Tigard American Legion Resumes Honoring First-responders and Students

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Tigard American Legion Post 158 Firefighter of the Year Tyler Sanford (left) stands with Post Commander Allyson Kropf and Tigard Police Commander Jamey McDonald.
Tigard American Legion Post 158 Firefighter of the Year Tyler Sanford (left) stands with Post Commander Allyson Kropf and Tigard Police Commander Jamey McDonald. Barbara Sherman/Tigard Life
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Tigard American Legion Post 158 has a long and proud annual tradition of honoring a Police Officer of the Year and a Firefighter of the Year, and after an interruption due to Covid, the post held its Americanism dinner on Feb. 21 to honor first-responders again this year.

Phoebe Yang credits her Girls State experience with helping her get accepted into the West Point Military Academy.
Phoebe Yang credits her Girls State experience with helping her get accepted into the West Point Military Academy.

Also, the American Legion Post 158 Auxiliary sponsors incoming high school seniors each summer, sending them to Boys State and Girls State, and they also were honored at the Americanism dinner. This past summer the week-long programs were combined into one at Oregon State University but still focused on providing hands-on experiences in how Oregon government works.

Following dinner, Post Commander Allyson Kropf kicked off the evening by crediting Patsy Nestor with starting the program that honors Tigard first-responders. Nestor, who served in the Women’s Army Corps from 1951 to 1954, has held numerous positions at the Post, including department commander.

Tigard Police Commander Jamey McDonald, who said he was pleased to be representing Police Chief Kathy McAlpine who was not able to attend, introduced Officer Tyler Sanford as the Police Officer of the Year.

“It is an honor to be invited here,” McDonald said. “We appreciate you honoring a Police Officer of the Year.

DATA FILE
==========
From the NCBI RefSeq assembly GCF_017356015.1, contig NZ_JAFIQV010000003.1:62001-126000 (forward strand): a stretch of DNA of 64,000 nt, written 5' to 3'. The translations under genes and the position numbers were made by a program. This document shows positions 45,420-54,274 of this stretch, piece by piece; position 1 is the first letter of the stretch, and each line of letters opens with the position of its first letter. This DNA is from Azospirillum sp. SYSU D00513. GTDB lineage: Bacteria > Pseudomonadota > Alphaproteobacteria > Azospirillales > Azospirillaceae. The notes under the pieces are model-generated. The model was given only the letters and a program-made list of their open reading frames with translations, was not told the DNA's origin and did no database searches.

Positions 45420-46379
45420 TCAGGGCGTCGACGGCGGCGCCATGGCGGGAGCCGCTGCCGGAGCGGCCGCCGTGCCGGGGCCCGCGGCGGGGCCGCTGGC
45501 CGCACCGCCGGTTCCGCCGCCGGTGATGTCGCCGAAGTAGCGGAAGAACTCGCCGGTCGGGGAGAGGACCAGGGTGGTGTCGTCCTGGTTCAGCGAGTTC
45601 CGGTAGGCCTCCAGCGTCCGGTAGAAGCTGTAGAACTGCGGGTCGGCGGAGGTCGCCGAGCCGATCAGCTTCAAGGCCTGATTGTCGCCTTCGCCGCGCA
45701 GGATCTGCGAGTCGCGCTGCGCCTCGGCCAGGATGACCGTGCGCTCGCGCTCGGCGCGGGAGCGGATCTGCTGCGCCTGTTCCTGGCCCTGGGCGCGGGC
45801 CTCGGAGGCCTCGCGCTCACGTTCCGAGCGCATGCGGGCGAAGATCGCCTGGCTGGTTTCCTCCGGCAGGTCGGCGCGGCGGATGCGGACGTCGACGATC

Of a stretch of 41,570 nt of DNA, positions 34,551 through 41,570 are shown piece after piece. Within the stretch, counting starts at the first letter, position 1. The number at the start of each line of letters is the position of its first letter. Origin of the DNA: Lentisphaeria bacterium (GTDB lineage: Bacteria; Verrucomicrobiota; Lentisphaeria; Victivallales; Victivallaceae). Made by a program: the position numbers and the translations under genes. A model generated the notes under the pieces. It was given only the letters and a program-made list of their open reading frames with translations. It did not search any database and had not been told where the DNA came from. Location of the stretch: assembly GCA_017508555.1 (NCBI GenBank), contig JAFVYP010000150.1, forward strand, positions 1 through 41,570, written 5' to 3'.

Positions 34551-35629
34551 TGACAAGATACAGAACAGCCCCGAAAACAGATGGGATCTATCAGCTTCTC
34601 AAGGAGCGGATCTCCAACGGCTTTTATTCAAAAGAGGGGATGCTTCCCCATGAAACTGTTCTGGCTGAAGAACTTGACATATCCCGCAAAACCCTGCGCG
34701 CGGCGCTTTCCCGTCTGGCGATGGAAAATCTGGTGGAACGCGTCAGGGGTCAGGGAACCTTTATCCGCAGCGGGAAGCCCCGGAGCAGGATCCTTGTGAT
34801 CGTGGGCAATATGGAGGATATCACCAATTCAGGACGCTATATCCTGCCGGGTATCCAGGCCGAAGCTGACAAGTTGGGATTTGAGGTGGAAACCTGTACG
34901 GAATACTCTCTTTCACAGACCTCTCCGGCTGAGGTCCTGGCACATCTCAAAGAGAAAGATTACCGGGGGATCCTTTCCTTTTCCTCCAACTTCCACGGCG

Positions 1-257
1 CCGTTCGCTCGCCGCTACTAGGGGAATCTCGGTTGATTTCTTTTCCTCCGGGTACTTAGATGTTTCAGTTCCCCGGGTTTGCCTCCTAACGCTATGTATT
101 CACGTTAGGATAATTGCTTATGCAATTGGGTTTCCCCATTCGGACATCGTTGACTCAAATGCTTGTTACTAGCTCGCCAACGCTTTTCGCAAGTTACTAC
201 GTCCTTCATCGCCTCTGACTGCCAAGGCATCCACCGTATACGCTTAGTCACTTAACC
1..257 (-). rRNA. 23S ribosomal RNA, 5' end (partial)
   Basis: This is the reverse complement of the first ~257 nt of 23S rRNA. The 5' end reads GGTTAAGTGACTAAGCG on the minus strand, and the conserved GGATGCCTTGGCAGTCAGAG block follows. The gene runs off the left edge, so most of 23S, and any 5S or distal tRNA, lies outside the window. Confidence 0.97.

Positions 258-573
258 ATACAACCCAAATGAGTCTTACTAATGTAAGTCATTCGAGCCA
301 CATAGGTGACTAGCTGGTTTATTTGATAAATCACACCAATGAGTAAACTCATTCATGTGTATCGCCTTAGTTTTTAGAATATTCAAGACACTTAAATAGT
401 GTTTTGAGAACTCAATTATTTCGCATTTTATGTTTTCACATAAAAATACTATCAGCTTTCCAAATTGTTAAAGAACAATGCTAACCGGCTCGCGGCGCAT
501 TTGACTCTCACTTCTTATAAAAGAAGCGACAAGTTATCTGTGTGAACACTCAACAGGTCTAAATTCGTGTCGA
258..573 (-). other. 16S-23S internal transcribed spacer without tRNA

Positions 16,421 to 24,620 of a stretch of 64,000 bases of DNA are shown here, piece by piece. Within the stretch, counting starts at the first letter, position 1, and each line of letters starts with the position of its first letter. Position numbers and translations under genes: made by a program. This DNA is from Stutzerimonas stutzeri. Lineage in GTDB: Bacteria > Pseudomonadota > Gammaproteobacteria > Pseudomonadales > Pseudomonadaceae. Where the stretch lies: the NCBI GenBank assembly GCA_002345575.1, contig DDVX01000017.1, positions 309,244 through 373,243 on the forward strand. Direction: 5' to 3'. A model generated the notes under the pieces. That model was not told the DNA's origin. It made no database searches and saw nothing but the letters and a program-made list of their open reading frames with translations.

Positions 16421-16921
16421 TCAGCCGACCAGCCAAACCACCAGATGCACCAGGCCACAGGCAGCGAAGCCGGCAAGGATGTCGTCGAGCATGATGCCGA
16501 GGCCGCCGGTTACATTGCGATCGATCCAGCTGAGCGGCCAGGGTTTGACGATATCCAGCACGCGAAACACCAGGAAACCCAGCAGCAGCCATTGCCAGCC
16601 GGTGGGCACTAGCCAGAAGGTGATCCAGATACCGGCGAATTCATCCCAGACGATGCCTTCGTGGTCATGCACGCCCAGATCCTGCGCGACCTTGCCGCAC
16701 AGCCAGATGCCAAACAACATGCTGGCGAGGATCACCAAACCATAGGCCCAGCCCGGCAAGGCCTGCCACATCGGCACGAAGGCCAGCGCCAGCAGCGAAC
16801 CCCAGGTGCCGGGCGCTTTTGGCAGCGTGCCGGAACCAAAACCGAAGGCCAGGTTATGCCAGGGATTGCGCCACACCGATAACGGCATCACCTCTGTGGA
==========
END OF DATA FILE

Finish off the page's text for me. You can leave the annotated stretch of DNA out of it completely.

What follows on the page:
After a successful week at Boys State, Sam Bohn was elected to represent Oregon at Boys Nation in Washington, D.C.
After a successful week at Boys State, Sam Bohn was elected to represent Oregon at Boys Nation in Washington, D.C.

“Tyler grew up in this area and was a Police cadet 14 years ago. It’s exciting to see Tyler grow up and become a police officer. Tyler has been with the department for seven years. He is a field training officer and is our lead drone operator.”

Auxiliary President Nancy Scott introduced Phoebe Yang, a Lincoln High School student who attended Girls State, who thanked the auxiliary for sponsoring her.

“My parents are both immigrants from China who fled the Cultural Revolution, and I am so grateful to a lot of people who have made sacrifices for me,” she said. “I dreamed of attending a service academy and found out about Boys and Girls State, which would help me get into West Point (Military Academy). During the program, I learned a lot about government. I barely passed the (mock) bar exam and became a lawyer. In the (mock) legislative session, we proposed and passed bills.

“And I got to meet a lot of people from all over Oregon. The best part was meeting the (American Legion) veterans who ran the program, and I am humbled and reminded how lucky I am. I have found out I am officially attending West Point, so thank you, veterans. Go, Army!”

Logan Johnson earned a spot on the mock state Supreme Court at Boys State and plans to pursue a military career. Barbara Sherman/Tigard Life

The American Legion’s Ed Stern introduced Lake Oswego High School senior Sam Bohn, who not only had an outstanding week at Boys State but also was elected to represent Oregon at Boys Nation in Washington, D.C.

“The veterans are a strong example of service,” Bohn said. “I met people from all different backgrounds, but we were united by our love of country. The relationships I built will last a lifetime. I can proudly say I have a friend in every corner of every state. It was a once-in-a-lifetime opportunity.”

Tualatin High School senior Logan Johnson was the other student sent to Boys State. He said he passed the (mock) bar exam with one of the highest scores, which earned him a spot on the (mock) state Supreme Court.

“We had mock trials and mock legislative debates,” added Johnson, who is an Eagle Scout and is hoping to get into either the Air Force or Naval academy. “I learned a lot. I’m glad you sent me. It was a great honor and a great opportunity.”

The Firefighter of the Year did not attend the event.

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